CAIRO - Egypt on Wednesday ordered the arrest of two leading activists for defying a new law on demonstrations, as it widened a crackdown against backers of ousted president Mohamed Morsi.

The suppression of mainly secular youths is seen as the opening of a new front by the military-installed authorities which justified the toppling of Morsi by saying it was responding to massive demonstrations against his rule.

Morsi’s overthrow on July 3 has been followed by a massive crackdown against his Islamist supporters which has seen more than 1,000 people killed and thousands arrested.

On Wednesday, the general prosecutor ordered the arrest of Ahmed Maher, founder of the April 6 movement that spearheaded the 2011 revolt against former president Hosni Mubarak, and Alaa Abdel Fattah, a prominent activist, state news agency MENA said.

“The two are accused of inciting protesters to hold demonstrations that broke the protest law,” the prosecution said, referring to Tuesday’s demonstrations held in Cairo in defiance of the new law that requires organisers to seek prior permission for protests.The report added that 24 other protesters who joined the demonstration had been ordered detained for four days. The protests were broken up by police using water cannon and tear gas, in the first use in Cairo of the greater powers given to them under the new law.

Judiciary and other sources said about 60 protesters were detained, including prominent activist Mona Seif, founder of a campaign against military trials of civilians. She was held after joining a protest outside the Shura Council, where Egypt’s new constitution is being drafted.

The protest was chiefly against the inclusion of an article in the draft law that allows the military to try civilians in certain cases.

Seif and a group of 15 other women and 12 men were later released in the middle of the night on a desert road some 10 kilometres (about six miles) south of Cairo. “The ministry of interior alleges that each one of us had been dropped at her house, which means that all of us are living in the desert,” Seif wrote later on Twitter.

Naglaa Bedeir, the mother of one of the female protesters, said the women were treated badly.

“They were beaten before they were put in a truck. The truck then took a long tour meant to scare them before finally dropping them on a desert road,” she told AFP.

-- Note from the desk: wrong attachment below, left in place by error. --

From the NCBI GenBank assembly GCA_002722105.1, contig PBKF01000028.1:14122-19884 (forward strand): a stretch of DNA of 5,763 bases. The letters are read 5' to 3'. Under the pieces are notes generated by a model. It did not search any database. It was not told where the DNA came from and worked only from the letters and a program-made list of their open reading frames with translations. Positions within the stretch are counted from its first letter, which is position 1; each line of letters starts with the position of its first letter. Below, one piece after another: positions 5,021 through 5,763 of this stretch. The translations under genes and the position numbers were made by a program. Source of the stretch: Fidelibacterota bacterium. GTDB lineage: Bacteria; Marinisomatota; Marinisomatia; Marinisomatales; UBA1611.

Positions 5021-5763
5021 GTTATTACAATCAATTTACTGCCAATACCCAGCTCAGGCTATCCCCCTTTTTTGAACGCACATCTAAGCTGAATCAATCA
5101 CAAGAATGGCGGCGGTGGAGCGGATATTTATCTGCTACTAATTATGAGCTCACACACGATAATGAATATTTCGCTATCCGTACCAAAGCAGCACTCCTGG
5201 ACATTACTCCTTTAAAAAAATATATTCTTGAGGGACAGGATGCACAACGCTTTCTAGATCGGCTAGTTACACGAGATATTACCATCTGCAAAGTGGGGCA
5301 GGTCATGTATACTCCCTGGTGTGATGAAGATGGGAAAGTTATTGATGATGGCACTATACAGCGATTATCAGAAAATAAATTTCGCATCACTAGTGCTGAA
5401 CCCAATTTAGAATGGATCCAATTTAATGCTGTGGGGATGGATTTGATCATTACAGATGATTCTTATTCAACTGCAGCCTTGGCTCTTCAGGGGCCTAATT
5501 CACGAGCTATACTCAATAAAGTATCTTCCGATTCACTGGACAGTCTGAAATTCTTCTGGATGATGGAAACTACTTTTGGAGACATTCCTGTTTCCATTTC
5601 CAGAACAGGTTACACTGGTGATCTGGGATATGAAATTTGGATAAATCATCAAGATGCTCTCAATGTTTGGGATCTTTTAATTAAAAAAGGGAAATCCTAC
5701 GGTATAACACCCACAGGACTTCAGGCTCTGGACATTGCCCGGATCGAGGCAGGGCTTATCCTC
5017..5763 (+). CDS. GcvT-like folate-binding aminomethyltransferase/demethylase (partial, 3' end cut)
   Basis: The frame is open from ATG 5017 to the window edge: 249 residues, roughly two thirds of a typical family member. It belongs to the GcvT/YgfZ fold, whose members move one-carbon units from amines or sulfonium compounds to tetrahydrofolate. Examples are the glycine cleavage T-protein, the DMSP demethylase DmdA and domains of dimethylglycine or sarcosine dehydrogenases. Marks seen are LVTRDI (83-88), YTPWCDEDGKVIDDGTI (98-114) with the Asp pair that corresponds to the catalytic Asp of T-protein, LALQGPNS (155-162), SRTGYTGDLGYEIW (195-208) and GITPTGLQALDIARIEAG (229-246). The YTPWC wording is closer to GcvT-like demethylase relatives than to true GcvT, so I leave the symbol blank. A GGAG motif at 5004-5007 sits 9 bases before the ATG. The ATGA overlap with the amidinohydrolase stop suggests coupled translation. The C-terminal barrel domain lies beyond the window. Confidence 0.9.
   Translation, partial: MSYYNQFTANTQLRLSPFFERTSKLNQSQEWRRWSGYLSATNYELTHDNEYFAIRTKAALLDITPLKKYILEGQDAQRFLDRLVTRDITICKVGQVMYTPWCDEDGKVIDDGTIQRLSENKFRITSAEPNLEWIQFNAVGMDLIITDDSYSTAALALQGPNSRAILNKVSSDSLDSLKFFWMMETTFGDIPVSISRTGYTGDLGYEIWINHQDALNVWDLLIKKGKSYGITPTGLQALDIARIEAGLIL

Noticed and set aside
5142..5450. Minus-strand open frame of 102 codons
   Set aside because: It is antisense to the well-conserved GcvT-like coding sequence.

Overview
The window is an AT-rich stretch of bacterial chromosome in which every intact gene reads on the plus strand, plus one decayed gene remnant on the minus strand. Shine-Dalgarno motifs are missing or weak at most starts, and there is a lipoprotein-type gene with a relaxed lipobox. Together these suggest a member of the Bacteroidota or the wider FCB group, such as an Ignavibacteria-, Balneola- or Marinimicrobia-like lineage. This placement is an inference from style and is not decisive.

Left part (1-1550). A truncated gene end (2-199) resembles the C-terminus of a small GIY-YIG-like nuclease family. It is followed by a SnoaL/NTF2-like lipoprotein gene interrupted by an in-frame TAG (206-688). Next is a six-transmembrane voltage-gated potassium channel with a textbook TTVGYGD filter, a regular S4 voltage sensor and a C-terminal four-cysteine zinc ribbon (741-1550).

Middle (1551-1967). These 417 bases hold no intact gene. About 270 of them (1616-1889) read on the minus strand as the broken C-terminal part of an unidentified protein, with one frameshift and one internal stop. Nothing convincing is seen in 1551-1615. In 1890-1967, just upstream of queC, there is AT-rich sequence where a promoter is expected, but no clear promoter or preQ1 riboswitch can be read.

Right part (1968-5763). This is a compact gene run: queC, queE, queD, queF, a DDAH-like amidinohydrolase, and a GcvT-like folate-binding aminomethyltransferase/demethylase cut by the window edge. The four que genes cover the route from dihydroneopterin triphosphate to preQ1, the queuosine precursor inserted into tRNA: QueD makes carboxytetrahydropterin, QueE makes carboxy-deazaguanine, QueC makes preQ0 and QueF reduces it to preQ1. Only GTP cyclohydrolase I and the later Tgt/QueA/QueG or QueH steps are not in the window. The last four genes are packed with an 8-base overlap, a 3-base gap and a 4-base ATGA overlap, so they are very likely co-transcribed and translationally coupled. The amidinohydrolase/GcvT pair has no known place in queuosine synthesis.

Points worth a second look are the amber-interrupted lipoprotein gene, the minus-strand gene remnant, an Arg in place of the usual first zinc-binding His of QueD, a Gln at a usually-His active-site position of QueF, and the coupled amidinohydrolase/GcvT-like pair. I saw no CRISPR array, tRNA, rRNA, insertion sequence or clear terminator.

Tuesday’s other protest, which was organised by Maher, demanded the prosecution of those responsible for the deaths of demonstrators in November 2011 when opponents of the then ruling military junta clashed with police in Cairo.

On Wednesday, the police broke up a demonstration against the law in second city Alexandria.

Protesters pelted stones as they clashed with the police who used tear gas to disperse them, security officials said.

Analysts say the interim authorities were wrong to pass the law, especially since the revised constitution would guarantee freedom of expression.

“By passing such a law the government is creating opponents within its own camp,” said Hassan Nafea, political professor at Cairo University.

“It is alienating true young revolutionary groups such as Maher’s April 6 movement and others who led the January 2011 revolution.”

Asked if the latest crackdown signalled the emergence of a police state, Nafea said this was unlikely but “there is a lack of cohesion and cooperation... and there is political immaturity among the officials”.

Michele Dunne of the Carnegie Endowment for International Peace said Egyptians were increasingly “objecting to the ascendancy of the military and the re-emergence of the secret police.

“Egyptians won’t be patient for long with a state that failed to deliver services, abused human rights, and monopolised economic benefits.”

Egypt’s cabinet was in a meeting Wednesday to discuss the latest developments and the implementation of the protest law, state media said.

Under the law, protesters can be jailed for up to five years if found guilty of offences ranging from covering their faces to carrying weapons at demonstrations.

It also says security forces must first verbally warn protesters at prohibited demonstrations to disperse before using water cannon or tear gas, and should only gradually escalate to the firing of birdshot if other means fail.

On Tuesday night, 10 members of the 50-member constitution panel that is drafting the new basic law suspended their work to protest the arrests of the demonstrators.